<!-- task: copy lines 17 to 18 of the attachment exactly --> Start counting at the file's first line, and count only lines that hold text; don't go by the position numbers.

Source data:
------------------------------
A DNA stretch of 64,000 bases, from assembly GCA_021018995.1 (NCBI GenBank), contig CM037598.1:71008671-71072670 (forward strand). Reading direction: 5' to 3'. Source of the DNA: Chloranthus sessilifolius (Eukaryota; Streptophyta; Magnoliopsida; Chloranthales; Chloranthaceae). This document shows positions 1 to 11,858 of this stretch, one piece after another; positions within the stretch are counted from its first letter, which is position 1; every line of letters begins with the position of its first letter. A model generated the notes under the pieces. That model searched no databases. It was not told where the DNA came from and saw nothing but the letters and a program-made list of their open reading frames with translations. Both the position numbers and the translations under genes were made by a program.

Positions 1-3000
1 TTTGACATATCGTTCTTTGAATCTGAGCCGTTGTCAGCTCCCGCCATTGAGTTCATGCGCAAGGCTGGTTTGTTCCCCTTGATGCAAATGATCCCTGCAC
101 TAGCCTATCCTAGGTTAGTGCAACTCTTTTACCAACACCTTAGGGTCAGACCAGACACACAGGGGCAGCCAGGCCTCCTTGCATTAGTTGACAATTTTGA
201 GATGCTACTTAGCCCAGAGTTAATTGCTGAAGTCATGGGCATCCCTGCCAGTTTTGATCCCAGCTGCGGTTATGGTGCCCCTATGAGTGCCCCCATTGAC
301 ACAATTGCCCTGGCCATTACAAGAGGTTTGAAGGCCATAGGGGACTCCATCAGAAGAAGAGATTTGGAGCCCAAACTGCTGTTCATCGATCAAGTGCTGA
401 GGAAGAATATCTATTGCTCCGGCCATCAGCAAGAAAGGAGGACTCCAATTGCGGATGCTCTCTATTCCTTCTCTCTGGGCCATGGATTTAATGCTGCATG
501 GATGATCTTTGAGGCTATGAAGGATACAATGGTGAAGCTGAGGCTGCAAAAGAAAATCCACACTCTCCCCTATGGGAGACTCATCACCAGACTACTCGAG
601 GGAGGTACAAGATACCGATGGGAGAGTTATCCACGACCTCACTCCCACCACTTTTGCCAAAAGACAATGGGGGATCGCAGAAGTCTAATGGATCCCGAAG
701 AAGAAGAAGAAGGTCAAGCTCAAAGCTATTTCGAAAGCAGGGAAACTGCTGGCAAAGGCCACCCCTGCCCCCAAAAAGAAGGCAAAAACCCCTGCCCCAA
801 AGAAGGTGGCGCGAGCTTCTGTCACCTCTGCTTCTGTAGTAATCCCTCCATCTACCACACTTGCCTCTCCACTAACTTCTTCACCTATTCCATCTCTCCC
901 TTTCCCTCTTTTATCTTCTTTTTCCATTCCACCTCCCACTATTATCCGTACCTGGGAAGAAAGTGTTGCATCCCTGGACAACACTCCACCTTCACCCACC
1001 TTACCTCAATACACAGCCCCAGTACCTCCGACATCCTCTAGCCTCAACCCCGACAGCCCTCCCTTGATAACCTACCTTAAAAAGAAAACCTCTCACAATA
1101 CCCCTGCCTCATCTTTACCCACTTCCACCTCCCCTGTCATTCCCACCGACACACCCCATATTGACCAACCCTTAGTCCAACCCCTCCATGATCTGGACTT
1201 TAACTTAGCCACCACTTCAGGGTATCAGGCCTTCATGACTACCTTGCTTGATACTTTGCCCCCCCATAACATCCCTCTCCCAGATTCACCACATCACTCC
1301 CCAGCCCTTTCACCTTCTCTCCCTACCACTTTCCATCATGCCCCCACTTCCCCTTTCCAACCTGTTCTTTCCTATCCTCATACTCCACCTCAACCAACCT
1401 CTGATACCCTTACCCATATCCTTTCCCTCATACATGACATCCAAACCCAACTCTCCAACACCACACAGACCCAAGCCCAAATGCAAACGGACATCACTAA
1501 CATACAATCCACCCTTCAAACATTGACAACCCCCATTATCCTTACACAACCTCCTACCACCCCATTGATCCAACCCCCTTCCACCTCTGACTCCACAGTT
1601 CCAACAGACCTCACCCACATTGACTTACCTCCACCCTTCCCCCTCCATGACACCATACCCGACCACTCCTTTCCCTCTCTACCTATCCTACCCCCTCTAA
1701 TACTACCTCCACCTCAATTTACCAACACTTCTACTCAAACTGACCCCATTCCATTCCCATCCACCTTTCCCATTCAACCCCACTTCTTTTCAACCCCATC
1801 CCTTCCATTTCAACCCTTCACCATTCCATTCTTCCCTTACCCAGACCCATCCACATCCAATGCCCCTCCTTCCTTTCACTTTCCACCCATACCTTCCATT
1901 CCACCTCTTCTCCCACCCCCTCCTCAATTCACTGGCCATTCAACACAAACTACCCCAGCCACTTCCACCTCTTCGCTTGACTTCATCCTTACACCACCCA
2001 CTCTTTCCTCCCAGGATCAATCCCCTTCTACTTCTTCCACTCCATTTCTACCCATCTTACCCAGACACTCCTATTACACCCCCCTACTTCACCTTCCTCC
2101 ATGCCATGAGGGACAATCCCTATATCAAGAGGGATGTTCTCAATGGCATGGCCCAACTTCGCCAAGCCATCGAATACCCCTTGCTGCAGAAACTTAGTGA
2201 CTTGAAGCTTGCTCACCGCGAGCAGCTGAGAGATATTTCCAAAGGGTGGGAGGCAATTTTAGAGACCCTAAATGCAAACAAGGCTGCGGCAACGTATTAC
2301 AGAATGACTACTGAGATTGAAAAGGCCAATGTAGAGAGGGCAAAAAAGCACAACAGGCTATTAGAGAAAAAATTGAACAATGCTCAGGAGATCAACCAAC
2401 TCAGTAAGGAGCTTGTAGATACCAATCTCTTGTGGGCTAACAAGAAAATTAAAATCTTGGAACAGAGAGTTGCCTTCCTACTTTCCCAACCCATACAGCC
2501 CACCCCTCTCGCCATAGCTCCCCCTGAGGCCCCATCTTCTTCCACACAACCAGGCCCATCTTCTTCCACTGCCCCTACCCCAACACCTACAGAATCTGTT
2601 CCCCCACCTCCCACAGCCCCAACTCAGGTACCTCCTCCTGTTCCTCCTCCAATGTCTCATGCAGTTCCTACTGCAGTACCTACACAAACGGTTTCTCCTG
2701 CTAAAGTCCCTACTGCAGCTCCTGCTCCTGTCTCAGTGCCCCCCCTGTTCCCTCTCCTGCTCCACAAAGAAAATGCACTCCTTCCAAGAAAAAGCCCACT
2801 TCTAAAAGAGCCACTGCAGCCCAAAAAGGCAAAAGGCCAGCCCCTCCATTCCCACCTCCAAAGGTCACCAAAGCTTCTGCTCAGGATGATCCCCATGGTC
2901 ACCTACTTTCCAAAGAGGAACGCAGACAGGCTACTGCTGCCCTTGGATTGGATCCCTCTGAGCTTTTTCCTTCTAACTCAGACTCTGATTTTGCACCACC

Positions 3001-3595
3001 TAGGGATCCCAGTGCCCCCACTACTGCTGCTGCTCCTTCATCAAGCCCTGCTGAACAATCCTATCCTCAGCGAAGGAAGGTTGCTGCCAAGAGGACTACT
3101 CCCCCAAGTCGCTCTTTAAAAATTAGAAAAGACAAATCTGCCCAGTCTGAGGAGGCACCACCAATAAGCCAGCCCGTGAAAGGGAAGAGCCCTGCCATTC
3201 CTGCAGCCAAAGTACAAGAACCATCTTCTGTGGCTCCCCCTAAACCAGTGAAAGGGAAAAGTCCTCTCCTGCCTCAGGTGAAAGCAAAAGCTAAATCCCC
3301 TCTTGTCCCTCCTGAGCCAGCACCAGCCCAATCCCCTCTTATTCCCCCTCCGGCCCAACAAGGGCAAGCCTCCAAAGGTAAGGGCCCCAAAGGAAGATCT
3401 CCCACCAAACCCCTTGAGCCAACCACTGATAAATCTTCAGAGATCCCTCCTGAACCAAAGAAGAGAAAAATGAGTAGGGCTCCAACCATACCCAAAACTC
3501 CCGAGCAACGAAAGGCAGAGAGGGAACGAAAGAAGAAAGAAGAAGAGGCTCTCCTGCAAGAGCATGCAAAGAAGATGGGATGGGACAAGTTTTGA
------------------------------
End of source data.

1401 CTGATACCCTTACCCATATCCTTTCCCTCATACATGACATCCAAACCCAACTCTCCAACACCACACAGACCCAAGCCCAAATGCAAACGGACATCACTAA
1501 CATACAATCCACCCTTCAAACATTGACAACCCCCATTATCCTTACACAACCTCCTACCACCCCATTGATCCAACCCCCTTCCACCTCTGACTCCACAGTT